617: Management strategies of patients receiving fxa inhibitors or LMWH admitted for ICH
Learning Objectives: Despite their clinical benefits, oral Factor Xa inhibitors (FXaI) have shown a risk of intracranial bleeding associated with high morbidity and mortality. Currently there are no approved antidotes to reverse FXaI-associated bleeding, with typical treatments including non-specific coagulation or plasma products and supportive therapies/interventions. This study evaluated real-world utilization and outcomes of FXaI-associated intracranial hemorrhage (ICH) based on management approach.
Methods: Five US medical centers participated in a retrospective study of patients admitted to the hospital with life-threatening bleeding on or after January 2014 while on apixaban, rivaroxaban, or therapeutic low molecular weight heparin. Patients were ineligible if receiving warfarin or dabigatran within 7 days of admission.
Results: Records of 56 patients with life-threatening hemorrhage on direct and indirect FXaI were assessed, 19 of which were found to have FXaI-associated ICH. Of known causes, 10(63%) were spontaneous and 6(38%) were traumatic. Of the spontaneous ICHs, 6 were intraparenchymal, 3 were hemorrhagic transformation of ischemic stroke, and 1 was an aneurysmal subarachnoid hemorrhage (SAH). Of the traumatic ICHs, there was equal distribution of subdural hemorrhage, SAH and intraparenchymal contusions. 14(74%) received coagulation factor products (8 FEIBA, 2 PCC), and 1 received plasma. The 2 patients on the indirect FXaI enoxaparin all received protamine sulfate. 5(26%) patients received only supportive care. 7(37%) patients died within 30 days, 5 of which died in the ICU. No significant differences were observed in treatment, resources, or mortality between those who received coagulation products or reversal agents and those who did not.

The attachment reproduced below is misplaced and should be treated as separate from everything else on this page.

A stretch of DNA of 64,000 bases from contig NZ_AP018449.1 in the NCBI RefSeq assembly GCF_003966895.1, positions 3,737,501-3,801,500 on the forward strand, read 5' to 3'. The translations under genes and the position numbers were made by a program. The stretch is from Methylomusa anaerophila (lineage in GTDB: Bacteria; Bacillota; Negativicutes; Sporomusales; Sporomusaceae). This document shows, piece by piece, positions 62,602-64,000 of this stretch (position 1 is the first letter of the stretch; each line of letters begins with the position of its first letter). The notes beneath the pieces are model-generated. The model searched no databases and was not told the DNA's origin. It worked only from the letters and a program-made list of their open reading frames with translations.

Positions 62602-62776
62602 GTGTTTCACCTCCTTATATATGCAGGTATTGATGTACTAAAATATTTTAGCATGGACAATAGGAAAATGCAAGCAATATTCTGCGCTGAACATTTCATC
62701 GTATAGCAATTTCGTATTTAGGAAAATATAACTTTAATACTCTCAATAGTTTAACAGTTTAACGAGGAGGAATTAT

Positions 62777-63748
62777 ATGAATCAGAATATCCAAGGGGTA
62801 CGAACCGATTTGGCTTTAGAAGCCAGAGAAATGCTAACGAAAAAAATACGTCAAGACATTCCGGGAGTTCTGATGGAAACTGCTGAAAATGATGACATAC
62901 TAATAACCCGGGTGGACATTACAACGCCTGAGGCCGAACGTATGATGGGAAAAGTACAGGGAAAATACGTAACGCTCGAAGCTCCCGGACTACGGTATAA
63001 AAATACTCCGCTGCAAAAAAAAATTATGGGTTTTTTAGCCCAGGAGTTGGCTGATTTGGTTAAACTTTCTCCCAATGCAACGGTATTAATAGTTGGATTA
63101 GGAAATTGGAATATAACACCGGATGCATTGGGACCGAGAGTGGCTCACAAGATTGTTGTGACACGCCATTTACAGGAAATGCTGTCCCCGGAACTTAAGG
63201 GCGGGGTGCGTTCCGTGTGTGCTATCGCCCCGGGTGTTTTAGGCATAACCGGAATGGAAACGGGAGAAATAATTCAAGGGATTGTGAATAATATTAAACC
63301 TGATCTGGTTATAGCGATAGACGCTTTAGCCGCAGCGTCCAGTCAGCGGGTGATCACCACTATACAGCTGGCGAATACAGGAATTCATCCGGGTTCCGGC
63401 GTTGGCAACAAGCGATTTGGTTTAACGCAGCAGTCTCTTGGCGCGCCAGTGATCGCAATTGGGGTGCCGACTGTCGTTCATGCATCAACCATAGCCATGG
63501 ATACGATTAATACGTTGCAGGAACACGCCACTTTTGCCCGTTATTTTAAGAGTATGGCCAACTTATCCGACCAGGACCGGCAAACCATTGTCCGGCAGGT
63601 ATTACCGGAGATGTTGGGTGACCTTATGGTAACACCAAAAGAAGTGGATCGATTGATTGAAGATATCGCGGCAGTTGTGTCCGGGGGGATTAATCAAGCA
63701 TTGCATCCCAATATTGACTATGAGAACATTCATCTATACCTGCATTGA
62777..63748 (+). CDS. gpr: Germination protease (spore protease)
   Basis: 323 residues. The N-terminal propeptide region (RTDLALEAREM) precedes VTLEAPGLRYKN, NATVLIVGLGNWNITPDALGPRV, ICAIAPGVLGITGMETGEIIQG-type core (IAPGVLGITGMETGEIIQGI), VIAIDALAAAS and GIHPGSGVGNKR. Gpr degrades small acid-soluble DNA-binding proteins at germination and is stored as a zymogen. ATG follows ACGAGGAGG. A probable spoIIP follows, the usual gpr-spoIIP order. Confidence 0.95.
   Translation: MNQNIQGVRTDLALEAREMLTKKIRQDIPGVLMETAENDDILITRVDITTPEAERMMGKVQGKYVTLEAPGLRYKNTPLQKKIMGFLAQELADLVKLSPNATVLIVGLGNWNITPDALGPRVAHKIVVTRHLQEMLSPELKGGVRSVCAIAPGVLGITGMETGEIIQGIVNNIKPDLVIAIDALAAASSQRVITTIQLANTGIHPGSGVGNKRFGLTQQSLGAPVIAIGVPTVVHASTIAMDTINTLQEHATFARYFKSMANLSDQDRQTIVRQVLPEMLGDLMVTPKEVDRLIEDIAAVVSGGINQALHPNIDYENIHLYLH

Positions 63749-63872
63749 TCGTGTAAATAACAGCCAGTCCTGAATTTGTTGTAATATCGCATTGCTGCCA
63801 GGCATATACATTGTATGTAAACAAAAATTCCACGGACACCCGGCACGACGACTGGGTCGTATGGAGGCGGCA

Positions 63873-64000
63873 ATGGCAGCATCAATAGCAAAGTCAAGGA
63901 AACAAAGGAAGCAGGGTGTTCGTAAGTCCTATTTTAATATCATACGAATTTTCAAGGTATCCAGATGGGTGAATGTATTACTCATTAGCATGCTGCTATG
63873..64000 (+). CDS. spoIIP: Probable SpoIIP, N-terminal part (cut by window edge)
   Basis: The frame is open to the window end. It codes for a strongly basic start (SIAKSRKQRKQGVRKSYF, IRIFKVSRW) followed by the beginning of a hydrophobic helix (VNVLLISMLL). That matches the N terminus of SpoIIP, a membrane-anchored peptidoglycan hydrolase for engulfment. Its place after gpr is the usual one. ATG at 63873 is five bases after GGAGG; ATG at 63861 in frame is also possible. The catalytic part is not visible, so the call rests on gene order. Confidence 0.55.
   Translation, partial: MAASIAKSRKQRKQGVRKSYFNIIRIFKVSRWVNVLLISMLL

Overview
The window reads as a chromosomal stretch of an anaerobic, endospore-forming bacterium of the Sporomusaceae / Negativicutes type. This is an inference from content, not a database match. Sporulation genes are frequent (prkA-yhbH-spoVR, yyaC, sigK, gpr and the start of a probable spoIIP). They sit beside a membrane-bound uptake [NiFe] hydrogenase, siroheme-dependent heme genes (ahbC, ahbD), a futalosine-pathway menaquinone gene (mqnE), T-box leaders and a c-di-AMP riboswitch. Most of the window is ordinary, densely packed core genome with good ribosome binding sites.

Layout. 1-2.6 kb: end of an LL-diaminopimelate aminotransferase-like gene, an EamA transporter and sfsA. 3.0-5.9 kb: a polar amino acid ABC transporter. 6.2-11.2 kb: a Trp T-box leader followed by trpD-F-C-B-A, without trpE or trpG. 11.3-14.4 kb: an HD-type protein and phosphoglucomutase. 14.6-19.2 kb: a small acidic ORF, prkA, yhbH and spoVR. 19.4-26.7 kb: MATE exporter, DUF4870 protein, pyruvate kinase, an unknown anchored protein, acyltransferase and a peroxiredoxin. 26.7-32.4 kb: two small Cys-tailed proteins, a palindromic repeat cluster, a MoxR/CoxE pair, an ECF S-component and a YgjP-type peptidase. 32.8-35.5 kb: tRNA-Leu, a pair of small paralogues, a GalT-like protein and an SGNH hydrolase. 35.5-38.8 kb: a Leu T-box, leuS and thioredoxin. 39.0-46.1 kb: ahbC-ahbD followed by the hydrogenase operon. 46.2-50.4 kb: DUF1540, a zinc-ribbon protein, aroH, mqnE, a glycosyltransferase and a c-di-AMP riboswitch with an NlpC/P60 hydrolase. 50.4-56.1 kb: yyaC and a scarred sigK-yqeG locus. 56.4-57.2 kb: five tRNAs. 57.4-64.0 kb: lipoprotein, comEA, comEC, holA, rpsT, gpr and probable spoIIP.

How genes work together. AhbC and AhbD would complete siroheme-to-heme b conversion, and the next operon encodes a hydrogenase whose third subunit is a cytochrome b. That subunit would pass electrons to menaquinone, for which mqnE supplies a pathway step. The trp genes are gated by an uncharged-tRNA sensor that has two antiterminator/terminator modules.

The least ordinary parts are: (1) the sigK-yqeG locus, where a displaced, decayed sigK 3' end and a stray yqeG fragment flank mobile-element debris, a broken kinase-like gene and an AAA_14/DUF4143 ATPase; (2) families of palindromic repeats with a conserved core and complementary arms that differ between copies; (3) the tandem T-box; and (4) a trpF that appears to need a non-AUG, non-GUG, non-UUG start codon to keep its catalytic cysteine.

Conclusions: In the absence of a specific reversal agent, treatment approaches to FXaI-associated ICH remain varied, and in this small sample there were no differences in outcomes, which remain poor and similar to warfarin-associated ICH. This highlights the need for developing specific treatment strategies that can improve ICH outcomes in this patient population.
Milling TJ, Clark CL, Feronti C, Song SS, Torbati SS, Fermann GJ, et al. Management strategies of patients receiving fxa inhibitors or LMWH admitted for ICH. Society of Critical Care Medicine, Honolulu, HI, January 21-27, 2017. World Intercranial Hemorrhage conference_restricted (WICH), Boston, MA, May 1-3, 2017.
Society of Critical Care Medicine, Honolulu, HI, January 21-27, 2017. World Intercranial Hemorrhage conference_restricted (WICH), Boston, MA, May 1-3, 2017.